So Much Is Upside Down in the Mortgage Industry Right Now
One of the biggest anomalies I've seen in 30 years of observing the mortgage business is the current inversion of jumbo and conforming rates. But there are other anomalies you can see in the business if you look closely.
Jumbo mortgages, which normally have higher yields than agency products, dropped lower than conforming mortgage yields around Thanksgiving. According to the most recent survey by the Mortgage Bankers Association, the inversion last week was five basis points (4.45% for jumbos versus 4.5% for loans guaranteed by Fannie Mae or Freddie Mac).
I've seen several inversions of yields between the 10-year Treasury and the 30-year Treasury. These happen every few years and generate a lot of head-scratching. But I can't recall a sustained jumbo inversion before. What's going on?
Conventional mortgages, the conventional wisdom goes, should be cheaper than jumbos (those larger than the conforming loan limit) because the net effect of the government-sponsored enterprises is to buy down interest rates for consumers by a number historically believed to be about 25 basis points.
At National Mortgage News, we've reported that one of the key factors in the inversion is lenders' reaction to GSE guarantee fees, which have been steadily increasing since the crisis. That could make the lower jumbo yields attractive to lenders, if the costs to make the loan are even lower.
It is still a strange effect, however. If public policy is for the GSEs to buy down rates for lower-end consumers so they're lower than for those who can afford pricier homes, it isn't working just now. But before I advocate the agencies abandon their current niche and supply consumers with lower-cost jumbos, I realize that would be an even bigger inversion that will probably never happen.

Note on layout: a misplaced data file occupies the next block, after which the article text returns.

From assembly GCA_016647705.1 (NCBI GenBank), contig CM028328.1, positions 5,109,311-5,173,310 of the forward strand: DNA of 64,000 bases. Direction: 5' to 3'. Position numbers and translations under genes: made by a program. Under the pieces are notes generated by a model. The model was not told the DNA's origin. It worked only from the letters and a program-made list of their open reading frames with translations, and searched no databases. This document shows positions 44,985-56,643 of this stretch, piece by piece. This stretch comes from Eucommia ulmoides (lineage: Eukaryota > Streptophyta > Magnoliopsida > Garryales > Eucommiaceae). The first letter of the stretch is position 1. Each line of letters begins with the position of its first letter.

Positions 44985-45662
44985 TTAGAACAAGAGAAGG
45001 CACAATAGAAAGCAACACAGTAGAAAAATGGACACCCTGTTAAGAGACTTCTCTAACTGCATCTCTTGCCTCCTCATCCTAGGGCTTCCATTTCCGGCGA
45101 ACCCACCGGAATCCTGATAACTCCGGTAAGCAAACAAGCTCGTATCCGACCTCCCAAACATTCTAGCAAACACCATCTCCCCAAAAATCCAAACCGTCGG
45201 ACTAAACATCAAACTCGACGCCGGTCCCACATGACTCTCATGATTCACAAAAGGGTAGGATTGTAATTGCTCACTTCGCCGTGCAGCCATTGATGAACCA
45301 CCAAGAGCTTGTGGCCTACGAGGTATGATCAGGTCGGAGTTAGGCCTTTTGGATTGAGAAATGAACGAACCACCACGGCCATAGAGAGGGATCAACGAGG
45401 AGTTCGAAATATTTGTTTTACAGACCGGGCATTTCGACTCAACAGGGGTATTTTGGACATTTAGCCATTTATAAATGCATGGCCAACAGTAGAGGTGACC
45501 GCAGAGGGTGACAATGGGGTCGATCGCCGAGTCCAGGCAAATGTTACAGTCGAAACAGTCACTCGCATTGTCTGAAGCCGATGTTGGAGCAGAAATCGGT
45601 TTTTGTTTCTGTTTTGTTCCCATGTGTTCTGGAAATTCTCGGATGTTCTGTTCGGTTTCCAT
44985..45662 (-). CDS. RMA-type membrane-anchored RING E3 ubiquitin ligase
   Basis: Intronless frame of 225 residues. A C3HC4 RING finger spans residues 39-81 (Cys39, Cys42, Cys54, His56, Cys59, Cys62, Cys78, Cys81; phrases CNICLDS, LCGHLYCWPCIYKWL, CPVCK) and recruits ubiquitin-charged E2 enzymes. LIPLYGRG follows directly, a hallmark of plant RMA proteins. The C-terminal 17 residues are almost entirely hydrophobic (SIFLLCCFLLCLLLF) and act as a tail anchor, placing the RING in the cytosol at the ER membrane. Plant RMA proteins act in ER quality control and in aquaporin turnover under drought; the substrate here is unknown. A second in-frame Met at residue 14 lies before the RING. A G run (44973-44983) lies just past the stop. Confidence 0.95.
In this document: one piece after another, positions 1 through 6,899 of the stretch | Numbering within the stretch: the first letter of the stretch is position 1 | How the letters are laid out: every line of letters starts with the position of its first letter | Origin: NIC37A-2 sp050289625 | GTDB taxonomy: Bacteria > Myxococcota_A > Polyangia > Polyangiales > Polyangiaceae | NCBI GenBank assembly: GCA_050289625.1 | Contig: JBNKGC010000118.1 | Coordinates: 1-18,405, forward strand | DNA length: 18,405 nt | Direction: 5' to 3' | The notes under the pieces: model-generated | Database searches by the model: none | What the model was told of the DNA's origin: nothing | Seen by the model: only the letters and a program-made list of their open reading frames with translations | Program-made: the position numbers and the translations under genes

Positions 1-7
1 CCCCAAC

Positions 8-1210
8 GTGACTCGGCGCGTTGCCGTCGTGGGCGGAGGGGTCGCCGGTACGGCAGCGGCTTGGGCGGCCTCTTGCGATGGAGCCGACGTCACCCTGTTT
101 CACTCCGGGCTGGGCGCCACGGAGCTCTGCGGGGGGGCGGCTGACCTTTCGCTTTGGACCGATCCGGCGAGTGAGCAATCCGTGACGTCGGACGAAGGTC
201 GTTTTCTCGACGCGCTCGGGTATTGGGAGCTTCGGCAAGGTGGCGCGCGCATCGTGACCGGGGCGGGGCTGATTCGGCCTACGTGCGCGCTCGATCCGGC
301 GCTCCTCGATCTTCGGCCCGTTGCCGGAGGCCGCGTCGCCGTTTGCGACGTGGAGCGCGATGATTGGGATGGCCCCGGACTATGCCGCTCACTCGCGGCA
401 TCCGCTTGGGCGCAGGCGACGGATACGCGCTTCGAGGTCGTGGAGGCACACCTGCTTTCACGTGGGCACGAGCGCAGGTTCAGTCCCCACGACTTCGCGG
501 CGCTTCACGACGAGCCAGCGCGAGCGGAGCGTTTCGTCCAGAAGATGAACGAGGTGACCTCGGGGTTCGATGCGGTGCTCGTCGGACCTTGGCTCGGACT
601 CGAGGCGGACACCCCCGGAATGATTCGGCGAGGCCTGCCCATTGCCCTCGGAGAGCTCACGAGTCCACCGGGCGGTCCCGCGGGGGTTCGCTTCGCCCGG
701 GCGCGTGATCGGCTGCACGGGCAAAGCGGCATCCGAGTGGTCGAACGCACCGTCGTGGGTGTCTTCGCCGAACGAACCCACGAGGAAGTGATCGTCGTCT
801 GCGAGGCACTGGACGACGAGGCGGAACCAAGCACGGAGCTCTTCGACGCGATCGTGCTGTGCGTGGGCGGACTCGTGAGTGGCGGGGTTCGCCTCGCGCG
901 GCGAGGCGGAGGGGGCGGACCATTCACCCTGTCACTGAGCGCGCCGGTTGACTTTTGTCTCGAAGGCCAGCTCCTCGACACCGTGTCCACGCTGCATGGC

Alex J. Pollock, a fellow at American Enterprise Institute who has spent more than three decades in banking, including a stint as CEO at the Federal Home Loan Bank of Chicago, sees other anomalies with the agencies.
“One anomaly is that Fannie and Freddie are given a pass on the QM rules that apply to everybody else,” he says, referring to the seven-year exemption from the qualified mortgage rule for loans sold to the GSEs.
Another is that “the Fed buys only agency mortgages, providing a subsidy for them but for nobody else. Where would Fannie and Freddie mortgage-backed securities be trading if not for the Big Bid of the Fed? Both of these government actions increase Fannie and Freddie's market share and profits.”
There have been a number of anomalies in the business, perhaps not a surprise considering the whipsawing in the market during and after the crisis. One of my favorites is to see mortgage servicers handling origination functions. Could we see the abandonment of the two traditionally different silos at lenders in favor of a single platform?
Servicers have certainly added underwriting to their skill sets as they prudently re-underwrite mortgages for modifications. And they have added homeownership counseling to their portfolios, as well. I can remember when the proper time for homeownership counseling was before the loan closes, not after the borrower defaults!
Of course, not everything in the mortgage industry is upside down. The originations business has shifted back from the Wild West of easy underwriting and shoving risk off to the next party to something that any lender active 30 years ago would recognize. And that is a world dominated by Fannie, Freddie, Federal Housing Administration and Ginnie Mae activity, with a little lending done around the margins by "hard money" lenders. Hard money was a precursor to subprime lending but with a big difference: it was called hard money because it was hard to get, not easy. It was carefully underwritten to mitigate risk, had higher rates than agency product, and required huge down payments.
A big anomaly I noticed before the crash was that Freddie, Fannie and Ginnie were getting rather too cozy, with the GSEs investing in Ginnie Mae securities. What is the point of having separate agencies if the lines between them can get blurred by GSE shareholders' hunger for profits?
Of course the worse outcome turned out to be the agencies investing in subprime mortgage securities as a way of getting around their prohibitions against buying subprime loans. The Ginnie/agency coziness was a curiosity. The agency/subprime nexus was a calamity.
Mark Fogarty, Editor at Large at National Mortgage News, is starting a regular blog of analysis and commentary based on his 30 years covering the mortgage industry.